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For Bricklayers, Partnership With OSHA Leads to Fewer Injuries

Editor’s note: The “DOL Working for You” series highlights the Labor Department’s programs in action. View other blog posts in the series here. As one of the nation’s oldest construction industry trade associations, the Mason Contractors Association of St. Louis is keenly aware of the hazards that bricklayers face each day. In a proactive effort to prevent injuries and reduce loss workdays, the association entered into a partnership agreement with the Occupational Safety and Health Administration in 2003. The partnership is comprised of 10 contractors that employ more than 500 workers in the masonry industry. And it has proved to make a meaningful difference—a more than 50 percent reduction in the total recordable injury rate of its members. Last year, the contractors association renewed the partnership and strive to meet new safety goals.
Seated from left: Bill McDonald, OSHA’s area director in St. Louis, Tom McDonnell, president of the Mason Contractors’ Association of St. Louis; and Gary Elliott, business manager of the Eastern Missouri Laborers’ District Council with representatives from the contract members. Executive Director Dave Gillick is standing on the far right. Seated from left: Bill McDonald, OSHA’s area director in St. Louis, Tom McDonnell, president of the Mason Contractors’ Association of St. Louis; and Gary Elliott, business manager of the Eastern Missouri Laborers’ District Council with representatives from the contract members. Executive Director Dave Gillick is standing on the far right.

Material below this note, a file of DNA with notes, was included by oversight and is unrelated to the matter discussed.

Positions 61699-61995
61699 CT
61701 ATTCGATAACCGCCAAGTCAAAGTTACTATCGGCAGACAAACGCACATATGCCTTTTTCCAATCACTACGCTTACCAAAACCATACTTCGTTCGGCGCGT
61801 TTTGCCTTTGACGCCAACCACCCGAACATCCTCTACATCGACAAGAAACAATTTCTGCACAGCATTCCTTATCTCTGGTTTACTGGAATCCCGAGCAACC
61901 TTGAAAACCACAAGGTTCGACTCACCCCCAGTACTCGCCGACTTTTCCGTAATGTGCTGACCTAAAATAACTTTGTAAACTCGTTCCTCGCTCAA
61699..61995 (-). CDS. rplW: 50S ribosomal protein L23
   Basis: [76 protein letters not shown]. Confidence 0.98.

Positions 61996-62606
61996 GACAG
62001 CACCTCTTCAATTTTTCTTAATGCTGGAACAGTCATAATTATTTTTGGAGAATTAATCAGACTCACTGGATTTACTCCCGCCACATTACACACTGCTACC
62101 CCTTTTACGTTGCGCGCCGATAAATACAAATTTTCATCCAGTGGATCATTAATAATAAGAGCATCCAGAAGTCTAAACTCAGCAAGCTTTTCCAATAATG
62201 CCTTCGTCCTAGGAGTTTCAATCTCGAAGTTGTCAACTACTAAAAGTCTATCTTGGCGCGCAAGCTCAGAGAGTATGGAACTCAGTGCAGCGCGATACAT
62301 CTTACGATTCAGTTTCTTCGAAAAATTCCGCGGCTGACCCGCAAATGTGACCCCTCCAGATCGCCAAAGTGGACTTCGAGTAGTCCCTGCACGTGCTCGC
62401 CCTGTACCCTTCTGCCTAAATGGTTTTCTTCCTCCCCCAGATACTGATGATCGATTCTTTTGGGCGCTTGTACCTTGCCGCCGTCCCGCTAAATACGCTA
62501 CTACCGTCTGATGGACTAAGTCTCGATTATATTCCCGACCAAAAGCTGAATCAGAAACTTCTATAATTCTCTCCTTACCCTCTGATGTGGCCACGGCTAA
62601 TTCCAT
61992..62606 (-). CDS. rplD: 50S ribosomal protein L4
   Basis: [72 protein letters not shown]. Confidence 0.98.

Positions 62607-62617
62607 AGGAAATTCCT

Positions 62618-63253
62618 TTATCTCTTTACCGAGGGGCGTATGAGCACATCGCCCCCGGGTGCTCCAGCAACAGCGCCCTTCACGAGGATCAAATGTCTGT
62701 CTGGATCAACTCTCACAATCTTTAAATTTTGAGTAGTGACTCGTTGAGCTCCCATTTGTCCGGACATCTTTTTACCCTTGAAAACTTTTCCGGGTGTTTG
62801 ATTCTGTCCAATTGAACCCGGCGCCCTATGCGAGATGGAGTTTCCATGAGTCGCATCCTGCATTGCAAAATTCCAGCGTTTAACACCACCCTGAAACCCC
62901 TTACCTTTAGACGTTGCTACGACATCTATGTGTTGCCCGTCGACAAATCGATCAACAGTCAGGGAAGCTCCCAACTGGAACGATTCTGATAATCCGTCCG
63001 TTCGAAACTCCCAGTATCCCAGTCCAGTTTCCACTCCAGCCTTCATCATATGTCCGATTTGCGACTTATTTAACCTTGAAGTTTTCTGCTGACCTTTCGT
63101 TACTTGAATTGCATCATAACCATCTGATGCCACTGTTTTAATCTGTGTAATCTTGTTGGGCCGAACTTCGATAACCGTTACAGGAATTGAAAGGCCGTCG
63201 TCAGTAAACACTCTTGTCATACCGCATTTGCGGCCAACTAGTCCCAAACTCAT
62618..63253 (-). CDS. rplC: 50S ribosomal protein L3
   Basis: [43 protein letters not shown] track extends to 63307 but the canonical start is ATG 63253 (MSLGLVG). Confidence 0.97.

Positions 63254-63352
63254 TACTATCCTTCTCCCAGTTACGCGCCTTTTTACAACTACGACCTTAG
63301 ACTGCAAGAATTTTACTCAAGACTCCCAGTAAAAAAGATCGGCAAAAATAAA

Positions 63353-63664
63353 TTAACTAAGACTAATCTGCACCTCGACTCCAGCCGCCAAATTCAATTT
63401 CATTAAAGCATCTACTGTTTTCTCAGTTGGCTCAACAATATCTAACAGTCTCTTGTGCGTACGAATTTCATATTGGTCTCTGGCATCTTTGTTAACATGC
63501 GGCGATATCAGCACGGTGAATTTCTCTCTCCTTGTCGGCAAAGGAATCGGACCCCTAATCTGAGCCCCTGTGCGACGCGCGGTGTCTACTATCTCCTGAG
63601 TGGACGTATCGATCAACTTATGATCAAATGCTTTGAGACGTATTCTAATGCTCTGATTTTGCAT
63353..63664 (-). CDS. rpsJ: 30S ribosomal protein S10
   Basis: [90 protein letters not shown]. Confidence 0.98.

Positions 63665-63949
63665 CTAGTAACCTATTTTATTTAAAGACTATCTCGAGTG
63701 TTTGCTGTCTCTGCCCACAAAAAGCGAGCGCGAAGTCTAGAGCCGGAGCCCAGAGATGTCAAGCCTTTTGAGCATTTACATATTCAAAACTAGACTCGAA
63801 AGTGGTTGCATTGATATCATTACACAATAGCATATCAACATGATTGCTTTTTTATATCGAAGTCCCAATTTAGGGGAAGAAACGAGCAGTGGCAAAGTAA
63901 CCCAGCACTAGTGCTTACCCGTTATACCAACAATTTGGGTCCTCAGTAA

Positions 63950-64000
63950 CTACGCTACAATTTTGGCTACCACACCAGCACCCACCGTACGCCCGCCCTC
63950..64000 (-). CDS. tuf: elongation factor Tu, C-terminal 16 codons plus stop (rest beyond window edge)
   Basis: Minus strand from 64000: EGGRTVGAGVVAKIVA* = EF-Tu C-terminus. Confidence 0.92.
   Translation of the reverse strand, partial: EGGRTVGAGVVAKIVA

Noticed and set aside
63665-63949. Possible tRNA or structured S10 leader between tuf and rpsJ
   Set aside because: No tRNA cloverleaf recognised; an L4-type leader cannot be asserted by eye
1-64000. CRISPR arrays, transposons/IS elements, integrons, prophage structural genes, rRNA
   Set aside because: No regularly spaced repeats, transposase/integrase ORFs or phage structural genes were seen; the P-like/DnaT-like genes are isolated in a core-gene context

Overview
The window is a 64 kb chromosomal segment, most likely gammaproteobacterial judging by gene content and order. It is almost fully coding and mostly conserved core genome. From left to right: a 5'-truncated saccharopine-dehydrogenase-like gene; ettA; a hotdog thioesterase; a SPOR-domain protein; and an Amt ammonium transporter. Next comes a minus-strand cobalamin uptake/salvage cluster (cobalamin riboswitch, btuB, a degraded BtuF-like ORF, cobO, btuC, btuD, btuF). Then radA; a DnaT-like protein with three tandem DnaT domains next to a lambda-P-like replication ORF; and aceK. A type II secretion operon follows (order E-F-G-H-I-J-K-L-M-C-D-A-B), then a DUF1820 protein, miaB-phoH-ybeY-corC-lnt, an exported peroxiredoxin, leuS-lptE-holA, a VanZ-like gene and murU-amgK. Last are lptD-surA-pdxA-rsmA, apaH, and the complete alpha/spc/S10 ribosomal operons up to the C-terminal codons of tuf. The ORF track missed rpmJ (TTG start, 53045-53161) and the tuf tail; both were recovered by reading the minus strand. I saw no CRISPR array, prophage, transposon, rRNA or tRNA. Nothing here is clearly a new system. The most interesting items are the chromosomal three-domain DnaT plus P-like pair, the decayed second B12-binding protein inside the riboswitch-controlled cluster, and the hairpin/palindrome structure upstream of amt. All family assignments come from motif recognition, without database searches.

“We made a decision to engage with OSHA, creating a culture of awareness,” said Dave Gillick, executive director for the association. “We have been involved in the partnership for more than a dozen years, and each year we have seen our injury rates drop. We have a goal to reduce employee injuries by 10 percent each year; last quarter we had no recordable injuries. Our numbers have declined each year of the partnership.” Partnering with OSHA is fitting for the many companies who want to strengthen worker safety and health at their work sites. Within the partnership agreement, management, labor, and OSHA collaborate as allies committed to cooperative solutions to the problems of worker safety and health. “Several of our contractors are small companies, they don’t have the safety resources that we can bring with the partnership,” Gillick said. Each quarter the partnership members meet with local OSHA representatives to share best practices and review the data on injury rates. “Training and discipline matter on the job site,” Gillick said. “We are changing the safety culture of our entire industry and that is good for all of our members—both from a personnel standpoint and a financial savings through lower insurance rates. This industry is a family and by self-policing and self-complying with safety standards we are doing the right thing for our people. Everyone wants to work safe.” The partnership is currently focusing its educational resources and training on four hazards most frequently faced by masons: fall hazards, caught-between and struck-by injuries, trenching and excavation operations, and electrical hazards. The Mason Contractors Association of St. Louis has also become an advocate for the partnership program, encouraging other companies and organizations to get involved. Learn how OSHA’s Partnership Program can help your business. Rhonda Burke is a public affairs specialist for the department in Chicago.

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